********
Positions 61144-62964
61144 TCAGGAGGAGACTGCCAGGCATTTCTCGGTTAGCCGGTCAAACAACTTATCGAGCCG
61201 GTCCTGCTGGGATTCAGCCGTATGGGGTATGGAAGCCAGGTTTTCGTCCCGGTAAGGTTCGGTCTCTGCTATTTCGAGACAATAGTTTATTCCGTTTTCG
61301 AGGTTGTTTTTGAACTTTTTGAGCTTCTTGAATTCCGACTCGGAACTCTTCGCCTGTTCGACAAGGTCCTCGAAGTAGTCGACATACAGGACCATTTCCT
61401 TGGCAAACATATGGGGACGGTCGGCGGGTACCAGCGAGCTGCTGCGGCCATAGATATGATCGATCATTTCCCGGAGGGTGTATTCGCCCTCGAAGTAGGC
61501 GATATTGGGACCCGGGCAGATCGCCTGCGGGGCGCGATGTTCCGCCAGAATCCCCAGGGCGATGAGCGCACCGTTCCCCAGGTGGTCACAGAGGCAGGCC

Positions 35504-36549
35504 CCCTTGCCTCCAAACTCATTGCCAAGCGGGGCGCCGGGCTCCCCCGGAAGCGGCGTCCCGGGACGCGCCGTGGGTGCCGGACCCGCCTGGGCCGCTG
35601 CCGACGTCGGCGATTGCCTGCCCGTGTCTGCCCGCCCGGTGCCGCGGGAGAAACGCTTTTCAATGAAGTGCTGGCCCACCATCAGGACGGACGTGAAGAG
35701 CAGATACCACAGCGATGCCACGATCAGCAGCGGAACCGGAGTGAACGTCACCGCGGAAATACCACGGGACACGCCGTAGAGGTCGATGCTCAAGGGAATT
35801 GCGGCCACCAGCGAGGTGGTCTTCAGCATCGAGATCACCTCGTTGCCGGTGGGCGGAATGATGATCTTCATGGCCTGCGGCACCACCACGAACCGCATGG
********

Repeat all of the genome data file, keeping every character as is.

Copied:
Positions 61144-62964
61144 TCAGGAGGAGACTGCCAGGCATTTCTCGGTTAGCCGGTCAAACAACTTATCGAGCCG
61201 GTCCTGCTGGGATTCAGCCGTATGGGGTATGGAAGCCAGGTTTTCGTCCCGGTAAGGTTCGGTCTCTGCTATTTCGAGACAATAGTTTATTCCGTTTTCG
61301 AGGTTGTTTTTGAACTTTTTGAGCTTCTTGAATTCCGACTCGGAACTCTTCGCCTGTTCGACAAGGTCCTCGAAGTAGTCGACATACAGGACCATTTCCT
61401 TGGCAAACATATGGGGACGGTCGGCGGGTACCAGCGAGCTGCTGCGGCCATAGATATGATCGATCATTTCCCGGAGGGTGTATTCGCCCTCGAAGTAGGC
61501 GATATTGGGACCCGGGCAGATCGCCTGCGGGGCGCGATGTTCCGCCAGAATCCCCAGGGCGATGAGCGCACCGTTCCCCAGGTGGTCACAGAGGCAGGCC

Positions 35504-36549
35504 CCCTTGCCTCCAAACTCATTGCCAAGCGGGGCGCCGGGCTCCCCCGGAAGCGGCGTCCCGGGACGCGCCGTGGGTGCCGGACCCGCCTGGGCCGCTG
35601 CCGACGTCGGCGATTGCCTGCCCGTGTCTGCCCGCCCGGTGCCGCGGGAGAAACGCTTTTCAATGAAGTGCTGGCCCACCATCAGGACGGACGTGAAGAG
35701 CAGATACCACAGCGATGCCACGATCAGCAGCGGAACCGGAGTGAACGTCACCGCGGAAATACCACGGGACACGCCGTAGAGGTCGATGCTCAAGGGAATT
35801 GCGGCCACCAGCGAGGTGGTCTTCAGCATCGAGATCACCTCGTTGCCGGTGGGCGGAATGATGATCTTCATGGCCTGCGGCACCACCACGAACCGCATGG